Unfortunately, the Act misses the mark. By authorizing the executive, in the absence of legislative input and oversight, to renew emergency orders without reference to the principles of necessity, proportionality, and minimal impairment, the Act allows rights-infringing measures that may have been necessary and proportionate at the height of the pandemic to be continued where no longer necessary or minimally impairing, and this in the absence of a definitive limitation on duration. These failures also constitute a failure of the democratic process itself, in the absence of public participation and scrutiny over extensions and proposed amendments.

We note that among the emergency measures continued by the Act are measures that expand the police’s power to card and override hard won collective workplace rights and protections for care workers.[8]  Carding disproportionately impacts Black communities, and Black men, in particular, and care work is disproportionately performed by women, many of whom are immigrant, migrant, and/or racialized workers.[9] CLAIHR is concerned that the potentially indefinite continuation of such measures will accentuate the structural racial discrimination and economic disadvantage experienced by such groups. We remind the government that international law also protects the right to just and favourable conditions of work, an adequate standard of living, and physical and mental health, and prohibits discrimination on the basis of race, sex and gender.[10]

CLAIHR calls on the Ontario government to amend the Act to comply with the principles of international law and limit the executive’s authority to renew emergency orders to circumstances in which renewal is necessary and essential to prevent, reduce or mitigate the spread of COVID-19. The Act must not be used to illegally and indefinitely expand unjustifiable and extraordinary State powers. Any extension of the emergency order must comply with international human rights law principles of transparency, necessity, proportionality, and be the least intrusive. No emergency orders can suspend non-derogable rights.[11] In line with these principles, the government must justify its actions—explaining why the action is necessary, least intrusive, and proportional.

Further, CLAIHR calls on the government to amend the Act to clearly limit the legislative assembly’s authority to extend the executive’s power to renew and/or amend emergency orders without regular legislative oversight. The Act’s requirement for Ministers or Premier to report every 30 days is inadequate to determine whether the powers need to continue, including whether the ‘crisis’ or ‘public health emergency’ still exists and whether this legislative power continues to be the best tool to use to respond to emergency. The government should add a sunset clause or review mechanism to determine whether the measures need to continue and whether the measures taken are consistent with human rights principles and the rule of law.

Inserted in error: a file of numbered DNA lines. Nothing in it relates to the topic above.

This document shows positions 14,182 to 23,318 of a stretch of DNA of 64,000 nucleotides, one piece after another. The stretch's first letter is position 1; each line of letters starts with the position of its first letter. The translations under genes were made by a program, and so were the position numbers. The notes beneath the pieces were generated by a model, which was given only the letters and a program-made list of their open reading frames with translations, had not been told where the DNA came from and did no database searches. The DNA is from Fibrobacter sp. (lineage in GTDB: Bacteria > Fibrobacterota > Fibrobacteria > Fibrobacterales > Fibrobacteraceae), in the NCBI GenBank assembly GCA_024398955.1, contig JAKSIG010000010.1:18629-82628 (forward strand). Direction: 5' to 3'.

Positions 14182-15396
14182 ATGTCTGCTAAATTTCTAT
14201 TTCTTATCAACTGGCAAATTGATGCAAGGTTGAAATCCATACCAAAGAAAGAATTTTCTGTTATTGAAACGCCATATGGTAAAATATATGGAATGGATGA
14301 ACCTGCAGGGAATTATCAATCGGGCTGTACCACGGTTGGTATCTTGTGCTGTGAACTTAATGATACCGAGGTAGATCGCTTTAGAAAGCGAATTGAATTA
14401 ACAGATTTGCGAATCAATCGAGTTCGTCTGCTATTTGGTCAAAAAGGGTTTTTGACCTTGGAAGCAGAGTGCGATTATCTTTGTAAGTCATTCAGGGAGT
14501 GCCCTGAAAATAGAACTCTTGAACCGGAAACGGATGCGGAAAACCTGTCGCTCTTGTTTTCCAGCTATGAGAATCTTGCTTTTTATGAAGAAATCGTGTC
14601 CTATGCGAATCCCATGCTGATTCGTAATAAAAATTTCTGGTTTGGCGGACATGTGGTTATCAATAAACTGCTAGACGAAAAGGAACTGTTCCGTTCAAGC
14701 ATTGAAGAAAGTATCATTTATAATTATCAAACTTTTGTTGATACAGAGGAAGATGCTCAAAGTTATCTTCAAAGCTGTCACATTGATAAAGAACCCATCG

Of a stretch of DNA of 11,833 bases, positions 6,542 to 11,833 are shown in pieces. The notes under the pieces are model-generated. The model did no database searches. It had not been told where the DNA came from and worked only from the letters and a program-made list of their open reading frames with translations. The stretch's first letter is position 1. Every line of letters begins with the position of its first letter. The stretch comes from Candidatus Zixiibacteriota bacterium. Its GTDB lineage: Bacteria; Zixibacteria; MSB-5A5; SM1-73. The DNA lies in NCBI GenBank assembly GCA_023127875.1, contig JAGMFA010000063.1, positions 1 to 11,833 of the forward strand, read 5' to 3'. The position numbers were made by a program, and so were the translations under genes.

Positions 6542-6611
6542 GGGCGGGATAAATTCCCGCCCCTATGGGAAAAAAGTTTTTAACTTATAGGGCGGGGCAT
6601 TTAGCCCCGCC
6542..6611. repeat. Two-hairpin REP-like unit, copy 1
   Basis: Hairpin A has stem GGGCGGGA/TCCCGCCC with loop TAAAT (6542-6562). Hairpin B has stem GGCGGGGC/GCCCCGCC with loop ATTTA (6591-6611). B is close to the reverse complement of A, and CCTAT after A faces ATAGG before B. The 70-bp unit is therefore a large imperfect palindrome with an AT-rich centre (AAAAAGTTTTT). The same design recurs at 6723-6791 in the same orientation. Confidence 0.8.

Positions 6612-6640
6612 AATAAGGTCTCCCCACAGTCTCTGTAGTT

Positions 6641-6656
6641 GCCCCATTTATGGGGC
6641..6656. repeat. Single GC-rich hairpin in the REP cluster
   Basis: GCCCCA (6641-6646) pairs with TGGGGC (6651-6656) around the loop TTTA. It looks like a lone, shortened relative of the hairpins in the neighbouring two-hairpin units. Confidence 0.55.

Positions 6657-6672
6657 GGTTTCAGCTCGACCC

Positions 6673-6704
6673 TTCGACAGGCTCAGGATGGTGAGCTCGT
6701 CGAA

In conclusion, CLAIHR continues to support measures to curb the spread of COVID-19.  However, this Act provides the province with broad powers to limit civil and political rights indefinitely and without democratic participation, in a manner that is inconsistent with international law. CLAIHR encourages the Ontario government to amend the Act to ensure its public health protecting measures comply with protect Ontarian’s human rights and comply with international law.

About CLAIHR

CLAIHR is a non-governmental organization of lawyers, law students, legal academics, and other jurists, founded in 1992 to promote human rights law from a Canadian perspective through education, research, and advocacy.


[1] Reopening Ontario (A Flexible Response to COVID-19) Act, 2020, SO 2020, c 17.

[2] Declaration of Emergency,O. Reg. 50/20, (Mar. 17, 2020). This revocation means that currently there is no longer a legal state of emergency in Ontario.

[3] Emergency Management and Civil Protection Act, RSO 1990, c E 9, s 7.0.2(2) (“EMCPA”).

[5]  In accordance with ICCPR, supra note 3 atart. 50.

[6] UN General Assembly, International Covenant on Civil and Political Rights, 16 December 1966, United Nations, Treaty Series, vol. 999, p. 171, art. 4 available at <https://www.refworld.org/docid/3ae6b3aa0.html> (“ICCPR”); UN Human Rights Committee (HRC), CCPR General Comment No. 29: Article 4: Derogations during a State of Emergency, 31 August 2001, CCPR/C/21/Rev.1/Add.11, available at <https://www.refworld.org/docid/453883fd1f.html>; UN Human Rights Office of the High Commissioner, Emergency Measures and Covid-19: Guidance,  27 April 2020, available at <https://www.ohchr.org/Documents/Events/EmergencyMeasures_COVID19.pdf>.

[7] UN Human Rights Office of the High Commissioner, Emergency Measures and Covid-19: Guidance,  27 April 2020, available at <https://www.ohchr.org/Documents/Events/EmergencyMeasures_COVID19.pdf>.

[8] Ontario Regulations 114/20, 77/20, 118/20, 157/20, among others.

[9] See Fay Faraday, Canadian Women’s Foundation, et al, Resetting Normal: Women, Decent Work, and Canada’s Fractured Care Economy (July 2020), available at <https://canadianwomen.org/wp-content/uploads/2020/07/ResettingNormal-Women-Decent-Work-and-Care-EN.pdf>.

[10] International Covenant on Economic, Social and Cultural Rights, art. 7; International Convention on the Elimination of Racial Discrimination, art. 1, 2, 5; Convention on the Elimination of Discrimination Against Women.

[11] See e.g. ICCPR, s. 4(2) laying out rights where no derogation is permitted in time of public emergency.

By |October 26th, 2020|Our Work|

Canadian Unions and Civil Society Organizations Support Bolivian Mineworkers Union Demands for Fair Treatment from Canadian Company